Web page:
Archive for the ‘jobs’ Tag

Whatever Happened to the Telephone Operators?   Leave a comment

I am seriously tired of the 2020 election and it’s still 18 months away. It’s going to be hard to stay focused on principles when drowning in politics.

But some of these candidates are — well, worthy of a laugh or two. Take Andrew Yang, a former lawyer and entrepreneur, who is advocating for a Universal Basic Income to be implemented for all 18-64 year-olds. It’s pretty much his entire platform. His argument for this, per his website, is “a third of all working Americans will lose their job to automation in the next 12 years. Our current policies are not equipped to handle this crisis.”

There is a growing list of vocal people insisting technology advancements will result in massive unemployment, and so they advocate for the UBI as necessary to keep society afloat. The idea that technology destroys jobs and will cause massive unemployment prevails despite being a disproven myth.

Take a look at history before you argue.

If technology had been destroying jobs for the hundreds of years people have been arguing about automation and machines, there would be hardly any jobs left. Bulldozers took the place of men with shovels. Cars put railroad workers out of business. Elevator operators, typists, blacksmiths, and manual telephone operators jobs all vanished over the 20th century.

Official unemployment in September of 2018 was the lowest in nearly 50 years. The labor force participation rate has actually increased due to women entering the workforce. We have more jobs now than ever.

In other words, predictions of technology harming the workforce have constantly failed since the dawn of technology. Despite this, Yang says automation will create a crisis within the next 12 years and that a UBI will handle that crisis.

Sigh ….

Technology helps to make the economy stronger as machines and tools make humans more productive. The entire goal of economic progress is to make us more productive, more efficient, have more consumer goods available, more leisure time, and higher standards of living. This is achieved by higher productivity and efficiency. We are better off not needing twelve people with shovels to do the same thing as a bulldozer.

Yang worries about what the 3.5 million truck drivers in the US will do if their jobs are automated away in 12 years. THis is assuming that all companies can afford and will buy self-driving 18-wheelers in that time frame.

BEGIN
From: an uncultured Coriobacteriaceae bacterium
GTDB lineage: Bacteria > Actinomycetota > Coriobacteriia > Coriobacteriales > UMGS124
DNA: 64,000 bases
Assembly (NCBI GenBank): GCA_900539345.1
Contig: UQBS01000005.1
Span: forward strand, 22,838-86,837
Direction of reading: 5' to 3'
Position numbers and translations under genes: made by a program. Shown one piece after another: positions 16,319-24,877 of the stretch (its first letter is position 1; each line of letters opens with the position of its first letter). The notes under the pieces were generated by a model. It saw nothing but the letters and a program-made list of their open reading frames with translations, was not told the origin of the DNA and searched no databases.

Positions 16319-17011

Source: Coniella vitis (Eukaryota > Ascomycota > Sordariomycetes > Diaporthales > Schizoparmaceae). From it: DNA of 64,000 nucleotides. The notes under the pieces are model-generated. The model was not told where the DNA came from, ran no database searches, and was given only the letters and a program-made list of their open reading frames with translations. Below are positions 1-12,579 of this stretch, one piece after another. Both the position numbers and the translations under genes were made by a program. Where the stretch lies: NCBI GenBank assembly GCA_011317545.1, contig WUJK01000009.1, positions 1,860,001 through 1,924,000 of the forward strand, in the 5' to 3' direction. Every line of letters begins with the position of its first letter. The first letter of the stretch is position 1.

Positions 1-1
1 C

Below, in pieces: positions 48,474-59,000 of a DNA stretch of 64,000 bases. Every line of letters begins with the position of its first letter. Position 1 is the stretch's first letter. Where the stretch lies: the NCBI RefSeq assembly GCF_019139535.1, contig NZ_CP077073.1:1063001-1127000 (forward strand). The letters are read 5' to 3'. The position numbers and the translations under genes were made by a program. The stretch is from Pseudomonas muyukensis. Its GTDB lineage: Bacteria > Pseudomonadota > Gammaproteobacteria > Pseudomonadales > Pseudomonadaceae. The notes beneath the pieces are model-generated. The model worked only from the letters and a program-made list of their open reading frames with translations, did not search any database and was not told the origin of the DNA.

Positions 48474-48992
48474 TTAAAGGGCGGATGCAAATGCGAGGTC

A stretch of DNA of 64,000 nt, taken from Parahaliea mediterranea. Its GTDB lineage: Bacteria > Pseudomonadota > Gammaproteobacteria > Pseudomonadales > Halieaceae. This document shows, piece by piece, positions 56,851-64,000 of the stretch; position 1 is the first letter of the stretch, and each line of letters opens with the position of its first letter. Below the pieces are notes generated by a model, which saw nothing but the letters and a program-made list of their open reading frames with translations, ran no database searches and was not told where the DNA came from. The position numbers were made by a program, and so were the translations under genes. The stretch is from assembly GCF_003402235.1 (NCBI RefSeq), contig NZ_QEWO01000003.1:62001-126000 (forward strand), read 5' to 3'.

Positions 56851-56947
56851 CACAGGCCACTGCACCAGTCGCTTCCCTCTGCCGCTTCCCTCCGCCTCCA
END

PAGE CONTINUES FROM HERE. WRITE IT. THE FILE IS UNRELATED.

Well, what happened to all the video store workers who lost their jobs when streaming overwhelmed Blockbuster? What happened to the 1.5 million railroad workers who lost their jobs as people moved to their own cars? They didn’t all starve to death. They found new work and that’s already occurring in many industries. Job hopping has already increased as people learn new skills and get new jobs. They do it constantly. Society creates and destroys different kinds of jobs through technology. Markets adjust and people find new work. It’s been going on since the Industrial Revolution.

Job displacement does occur because of technological advancement and people must adjust. Some people may need help when finding new jobs and new careers and that’s a worthy discussion to have. However, technology should not be avoided and feared because it replaces currently existing jobs. It makes our lives better and leads to the liberation of labor for newer, better jobs.

The next generation of technological development and automation won’t result in a joblessness crisis. It will simply result in a change in occupations that might feel chaotic for a while, but will not be the end of the world.

Whatever happened to the weavers displaced by the Jacquard looms, for example? If you don’t know, you should study some history.

Posted March 26, 2019 by aurorawatcherak in economics

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Lessons of an Employment Vagabond   2 comments

July 24, 2017 – What Kind Of Lessons Could Anyone Learn From What You Do In Your Career?
Are there life lessons that people who aren’t in your career could learn from? You might be amazed.

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Related imageI’ve been a fair number of things in my employment career. My first “real” job (not working for my mother’s daycare or babysitting the kids down the street) was washing laundry and running the cash register at a laundromat. Then I was a waitress at a family-style diner, a janitor, a maid, front desk personnel at a campground, a cashier in a few businesses, a reporter/journalism, and then I went into administration. When I first decided that I needed a job that actually paid money (reporting wasn’t providing me with a living wage), I decided my existing skills best suited office work, but I didn’t have any experience in that field, so I signed up with a temporary placement agency while I was still working as a reporter part-time. I showed what I could do. I also learned that temps, though they aren’t eligible for benefits, make more money than full-time employees, so I actually temped for about 2 1/2 years in a variety of offices — medical, legal, insurance, University of Alaska, did some research for private investigators, took minutes for some boards, and transcribed a lot of depositions and the minutes for Doyon’s annual meetings.